Bank of Canada decision looms
Bank of Canada Governor Stephen Poloz will have to be extra careful with the words he chooses when he reveals the central bank’s rate decision on Sept. 4.
Markets are anticipating that Poloz will join other central banks in cutting interest rates as early as October, but Bay Street will no doubt be analyzing the bank governor’s statement carefully next week for hints on when and how many times he could pull the trigger.
A recent escalation in the U.S.-China trade war and a trend of easing monetary policy around the world have tipped the scales in Canada from anticipating rate hikes in the future to seeing lower interest rates on the horizon.
The Canadian economy, which had been on relatively solid footing, is also now showing signs of weakness.
The latest second-quarter GDP report looked strong on the surface as a jump in exports drove a 3.7 per cent annualized expansion. But the finer details showed domestic demand is wavering, with a significant decline in business investment and slower consumer spending.
“Based on the latest developments, I think the Bank [of Canada] is going to have to end up cutting its latest forecasts, perhaps only marginally,” Stephen Brown, senior Canada economist at Capital Economics, told BNN Bloomberg in an Aug. 27 broadcast interview.
“I think there are signs the global manufacturing downturn is spreading to Canada, so we’ve had the surveys here weaken. We’ve seen manufacturing GDP is likely to drop by about one per cent in June, and then we’ve also seen signs of slower investment growth in the import data,” he added.
“I don’t think the bank can ignore that ... Because if you’ve got a negative outlook for exports, business investment and perhaps residential investment ... it’s only so long before consumer spending growth comes back down again.”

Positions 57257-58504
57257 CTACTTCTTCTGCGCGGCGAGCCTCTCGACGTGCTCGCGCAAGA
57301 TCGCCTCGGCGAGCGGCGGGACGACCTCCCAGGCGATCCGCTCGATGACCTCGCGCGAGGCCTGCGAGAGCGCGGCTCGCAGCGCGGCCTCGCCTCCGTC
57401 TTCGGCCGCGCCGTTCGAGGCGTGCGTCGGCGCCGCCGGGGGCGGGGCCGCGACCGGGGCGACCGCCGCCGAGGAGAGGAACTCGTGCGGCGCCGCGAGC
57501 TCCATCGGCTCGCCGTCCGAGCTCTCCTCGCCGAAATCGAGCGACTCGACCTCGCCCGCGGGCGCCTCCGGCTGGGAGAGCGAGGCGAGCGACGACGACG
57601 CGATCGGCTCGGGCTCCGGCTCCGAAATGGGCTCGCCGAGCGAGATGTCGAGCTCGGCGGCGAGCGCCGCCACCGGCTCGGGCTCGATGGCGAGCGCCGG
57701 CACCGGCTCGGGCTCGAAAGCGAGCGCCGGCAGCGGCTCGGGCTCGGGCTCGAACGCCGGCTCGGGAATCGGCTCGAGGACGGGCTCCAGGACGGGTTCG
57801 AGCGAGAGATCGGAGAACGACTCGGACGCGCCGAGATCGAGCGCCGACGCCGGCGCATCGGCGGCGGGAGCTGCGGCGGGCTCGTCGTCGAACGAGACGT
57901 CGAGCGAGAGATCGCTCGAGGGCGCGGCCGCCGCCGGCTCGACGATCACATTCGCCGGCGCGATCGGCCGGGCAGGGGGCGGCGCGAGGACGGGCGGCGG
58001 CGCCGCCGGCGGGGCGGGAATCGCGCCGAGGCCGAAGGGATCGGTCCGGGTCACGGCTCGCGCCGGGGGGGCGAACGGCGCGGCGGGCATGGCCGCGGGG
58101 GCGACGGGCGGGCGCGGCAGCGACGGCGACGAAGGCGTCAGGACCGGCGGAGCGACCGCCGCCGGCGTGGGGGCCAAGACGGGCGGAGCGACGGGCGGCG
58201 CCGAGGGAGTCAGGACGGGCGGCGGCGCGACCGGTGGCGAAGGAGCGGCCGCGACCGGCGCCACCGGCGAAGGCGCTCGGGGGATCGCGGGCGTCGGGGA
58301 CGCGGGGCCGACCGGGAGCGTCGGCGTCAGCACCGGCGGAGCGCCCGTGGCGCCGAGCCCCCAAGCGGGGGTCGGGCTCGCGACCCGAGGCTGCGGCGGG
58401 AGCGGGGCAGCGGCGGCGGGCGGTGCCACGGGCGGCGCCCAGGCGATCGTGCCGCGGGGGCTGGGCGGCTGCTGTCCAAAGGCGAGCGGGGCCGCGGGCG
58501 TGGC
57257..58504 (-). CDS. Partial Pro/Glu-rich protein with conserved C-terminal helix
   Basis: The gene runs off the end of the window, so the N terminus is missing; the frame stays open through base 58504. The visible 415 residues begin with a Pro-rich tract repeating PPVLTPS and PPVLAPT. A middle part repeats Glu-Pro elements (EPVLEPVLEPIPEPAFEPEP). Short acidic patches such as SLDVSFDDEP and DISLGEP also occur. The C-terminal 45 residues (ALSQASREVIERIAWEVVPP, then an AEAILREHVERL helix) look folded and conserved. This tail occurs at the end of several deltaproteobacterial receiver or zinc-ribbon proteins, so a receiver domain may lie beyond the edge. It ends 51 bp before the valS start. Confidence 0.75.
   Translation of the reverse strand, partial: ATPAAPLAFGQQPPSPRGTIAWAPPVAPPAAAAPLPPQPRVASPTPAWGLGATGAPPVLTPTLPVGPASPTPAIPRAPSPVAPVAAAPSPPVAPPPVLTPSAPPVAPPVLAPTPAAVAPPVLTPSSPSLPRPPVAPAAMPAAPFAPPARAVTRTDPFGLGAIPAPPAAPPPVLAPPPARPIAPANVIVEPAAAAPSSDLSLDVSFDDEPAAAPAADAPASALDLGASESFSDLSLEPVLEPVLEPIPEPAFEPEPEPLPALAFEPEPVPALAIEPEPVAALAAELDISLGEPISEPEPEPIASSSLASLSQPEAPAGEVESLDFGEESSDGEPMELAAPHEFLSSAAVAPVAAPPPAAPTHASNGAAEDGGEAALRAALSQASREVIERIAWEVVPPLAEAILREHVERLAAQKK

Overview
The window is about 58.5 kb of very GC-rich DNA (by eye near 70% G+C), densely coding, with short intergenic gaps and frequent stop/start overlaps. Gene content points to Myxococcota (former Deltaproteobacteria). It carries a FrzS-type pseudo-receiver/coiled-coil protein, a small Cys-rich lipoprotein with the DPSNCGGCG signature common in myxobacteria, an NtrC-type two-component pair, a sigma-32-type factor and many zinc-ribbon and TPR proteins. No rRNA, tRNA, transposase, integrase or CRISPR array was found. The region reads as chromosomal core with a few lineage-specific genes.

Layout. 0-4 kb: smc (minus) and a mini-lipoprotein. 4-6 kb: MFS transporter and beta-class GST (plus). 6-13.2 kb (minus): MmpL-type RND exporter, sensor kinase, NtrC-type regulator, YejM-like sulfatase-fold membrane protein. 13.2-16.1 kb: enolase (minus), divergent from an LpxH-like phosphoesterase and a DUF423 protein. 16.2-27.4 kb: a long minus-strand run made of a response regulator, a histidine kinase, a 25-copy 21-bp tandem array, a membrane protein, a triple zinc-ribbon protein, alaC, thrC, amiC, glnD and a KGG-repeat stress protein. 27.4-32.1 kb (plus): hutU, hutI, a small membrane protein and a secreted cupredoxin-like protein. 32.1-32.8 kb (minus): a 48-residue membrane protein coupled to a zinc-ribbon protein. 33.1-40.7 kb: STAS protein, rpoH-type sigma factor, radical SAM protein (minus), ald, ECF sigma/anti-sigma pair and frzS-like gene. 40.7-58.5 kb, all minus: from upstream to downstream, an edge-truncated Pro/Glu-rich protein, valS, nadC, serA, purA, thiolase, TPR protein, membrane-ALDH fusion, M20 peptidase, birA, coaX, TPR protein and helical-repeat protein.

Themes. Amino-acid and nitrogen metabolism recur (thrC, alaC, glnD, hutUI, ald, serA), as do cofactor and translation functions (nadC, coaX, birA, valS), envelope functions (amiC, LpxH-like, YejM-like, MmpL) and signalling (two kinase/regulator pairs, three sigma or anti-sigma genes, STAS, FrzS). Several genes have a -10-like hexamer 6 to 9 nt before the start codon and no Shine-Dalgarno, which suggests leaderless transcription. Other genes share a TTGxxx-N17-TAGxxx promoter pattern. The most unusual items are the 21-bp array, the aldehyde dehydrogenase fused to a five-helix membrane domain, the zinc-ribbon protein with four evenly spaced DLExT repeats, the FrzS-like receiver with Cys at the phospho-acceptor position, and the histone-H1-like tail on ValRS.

Brown said he expects Canada’s central bank will lower rates by 25 basis points three times in October, December and March 2020.
Meanwhile, CIBC Capital Markets has a less drastic forecast for rate cuts – predicting a quarter-point reduction in the first quarter of next year.
“The Bank of Canada can pat itself on the back for not having hiked rates as far as the Fed, and therefore needn’t be in as much of a hurry to ease in the face of an evident souring in the global backdrop,” Avery Shenfeld, managing director and chief economist at CIBC Capital Markets, said in an email.
“The September statement could therefore have an ‘on the one hand, on the other hand’ tone, likely noting some pleasant surprises in second-quarter data at home, on-target inflation, and the fact that interest rates are already fairly low, while acknowledging some fresh global headwinds,” Shenfeld said.
Brown says he’ll be focusing on one line in particular in the Bank of Canada’s September statement, which he believes will hold the key clue on future rate moves.
“The bank most recently in July said that ‘the degree of accommodation being provided by the current policy interest rate remains appropriate.’ If the bank wants to give a clear signal that it is intending to cut interest rates, it will change this line,” Brown said.
“That said, I’m not confident that they will actually change this.”
Investors shouldn’t be surprised though if the Bank of Canada delivers a rate cut next week, according to David Doyle, North America economist and Canadian markets strategist with Macquarie Group.
Doyle told BNN Bloomberg’s Amber Kanwar that September is very much a “live meeting,” considering the underlying softness in the domestic economy. He also added he expects two cuts before the end of the year for a total reduction of 50 basis points.
“The second quarter [GDP] figures were strong from a headline perspective, but if you look at the details, the headline was pretty much a mirage,” Doyle said Friday.